Wednesday, February 17, 2010 (Last Updated: 02/18/2010)
WEDNESDAY, Feb. 17 (HealthDay News) -- In previously inactive, mostly overweight, postmenopausal women, participation in a program of moderate-to-vigorous aerobic exercise may result in sex hormone changes that are associated with a reduced risk of breast cancer, according to a study published online Feb. 16 in the Journal of Clinical Oncology.
Christine M. Friedenreich, Ph.D., of Alberta Health Services in Calgary, Canada, and colleagues randomly assigned 320 postmenopausal, sedentary women, aged 50 to 74 years, to 225 minutes per week of aerobic exercise or their usual level of activity.
After 12 months, the researchers found that exercise was associated with significant reductions in estradiol and free estradiol (treatment effect ratios, 0.93 and 0.91, respectively) and increases in sex hormone-binding globulin (treatment effect ratio, 1.04). They observed no significant group differences in levels of estrone, androstenedione, and testosterone.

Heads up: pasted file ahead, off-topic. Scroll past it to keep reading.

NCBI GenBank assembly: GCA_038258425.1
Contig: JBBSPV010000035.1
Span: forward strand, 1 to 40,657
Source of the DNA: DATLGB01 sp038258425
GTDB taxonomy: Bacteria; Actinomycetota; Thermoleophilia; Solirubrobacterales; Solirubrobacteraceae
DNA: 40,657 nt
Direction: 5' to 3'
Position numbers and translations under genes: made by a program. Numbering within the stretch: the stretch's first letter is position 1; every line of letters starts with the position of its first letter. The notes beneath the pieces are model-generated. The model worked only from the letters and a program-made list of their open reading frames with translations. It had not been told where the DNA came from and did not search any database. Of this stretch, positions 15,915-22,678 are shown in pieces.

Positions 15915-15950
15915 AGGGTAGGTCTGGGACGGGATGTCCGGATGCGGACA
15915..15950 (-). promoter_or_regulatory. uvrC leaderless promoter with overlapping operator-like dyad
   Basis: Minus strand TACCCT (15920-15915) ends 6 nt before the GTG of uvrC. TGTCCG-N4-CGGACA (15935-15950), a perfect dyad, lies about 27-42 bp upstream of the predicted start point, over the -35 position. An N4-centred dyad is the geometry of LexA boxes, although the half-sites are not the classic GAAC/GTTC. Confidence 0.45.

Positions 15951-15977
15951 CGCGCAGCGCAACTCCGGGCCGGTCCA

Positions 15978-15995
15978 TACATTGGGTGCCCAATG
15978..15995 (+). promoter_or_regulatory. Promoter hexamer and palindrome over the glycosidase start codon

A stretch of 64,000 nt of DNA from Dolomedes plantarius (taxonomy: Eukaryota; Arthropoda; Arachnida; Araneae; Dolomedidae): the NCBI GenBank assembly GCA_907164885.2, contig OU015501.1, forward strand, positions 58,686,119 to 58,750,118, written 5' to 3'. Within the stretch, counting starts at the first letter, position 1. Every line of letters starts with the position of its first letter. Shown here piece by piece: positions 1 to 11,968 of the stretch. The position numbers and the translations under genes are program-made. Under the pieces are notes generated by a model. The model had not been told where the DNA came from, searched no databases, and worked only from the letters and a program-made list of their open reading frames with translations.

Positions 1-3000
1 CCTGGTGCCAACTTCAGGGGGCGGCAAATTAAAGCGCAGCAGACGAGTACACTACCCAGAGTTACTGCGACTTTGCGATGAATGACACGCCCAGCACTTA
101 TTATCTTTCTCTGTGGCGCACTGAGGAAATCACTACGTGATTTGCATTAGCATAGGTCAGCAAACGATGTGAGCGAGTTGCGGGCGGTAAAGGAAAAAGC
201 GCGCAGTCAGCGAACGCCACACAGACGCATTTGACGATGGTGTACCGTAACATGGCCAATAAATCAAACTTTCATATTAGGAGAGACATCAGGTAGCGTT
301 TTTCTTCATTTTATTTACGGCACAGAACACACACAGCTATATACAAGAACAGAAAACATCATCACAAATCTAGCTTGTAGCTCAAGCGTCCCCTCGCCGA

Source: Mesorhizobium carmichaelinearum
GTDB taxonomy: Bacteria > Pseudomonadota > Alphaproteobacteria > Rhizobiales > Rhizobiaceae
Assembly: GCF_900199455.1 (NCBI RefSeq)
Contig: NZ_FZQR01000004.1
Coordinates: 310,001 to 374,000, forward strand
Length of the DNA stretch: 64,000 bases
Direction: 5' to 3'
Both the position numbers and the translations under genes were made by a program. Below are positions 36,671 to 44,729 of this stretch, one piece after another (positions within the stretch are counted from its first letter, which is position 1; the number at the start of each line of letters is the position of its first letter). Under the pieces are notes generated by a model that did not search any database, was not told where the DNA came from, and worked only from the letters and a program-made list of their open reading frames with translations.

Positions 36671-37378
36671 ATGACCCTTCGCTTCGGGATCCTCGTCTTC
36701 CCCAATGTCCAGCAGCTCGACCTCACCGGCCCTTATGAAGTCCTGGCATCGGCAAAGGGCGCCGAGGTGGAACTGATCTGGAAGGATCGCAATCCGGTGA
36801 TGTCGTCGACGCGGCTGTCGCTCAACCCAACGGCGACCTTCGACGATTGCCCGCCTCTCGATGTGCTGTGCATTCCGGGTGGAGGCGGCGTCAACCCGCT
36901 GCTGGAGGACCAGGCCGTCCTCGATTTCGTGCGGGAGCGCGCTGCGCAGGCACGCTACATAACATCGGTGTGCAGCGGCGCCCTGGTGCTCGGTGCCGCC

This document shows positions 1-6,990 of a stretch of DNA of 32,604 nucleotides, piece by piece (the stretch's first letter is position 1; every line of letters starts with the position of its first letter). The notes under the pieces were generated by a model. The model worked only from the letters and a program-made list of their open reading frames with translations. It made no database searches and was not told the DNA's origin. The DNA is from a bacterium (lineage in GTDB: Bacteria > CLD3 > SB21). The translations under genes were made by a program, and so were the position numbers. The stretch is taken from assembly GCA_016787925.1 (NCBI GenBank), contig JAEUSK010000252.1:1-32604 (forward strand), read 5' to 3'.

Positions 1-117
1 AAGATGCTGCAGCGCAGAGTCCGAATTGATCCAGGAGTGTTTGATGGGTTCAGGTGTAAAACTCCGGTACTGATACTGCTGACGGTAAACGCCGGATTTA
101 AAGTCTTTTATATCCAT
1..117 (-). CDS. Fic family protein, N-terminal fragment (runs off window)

"While the study successfully addressed its objectives, the modest reduction in estrogen levels seen is unlikely to mediate any major reduction in breast cancer. The authors acknowledge this when they suggest that physical activity may be an acceptable means of breast cancer risk reduction only in those whose risk does not warrant use of chemoprevention intervention," writes the author of an accompanying editorial.
The author of the accompanying editorial reported financial relationships with several pharmaceutical companies.
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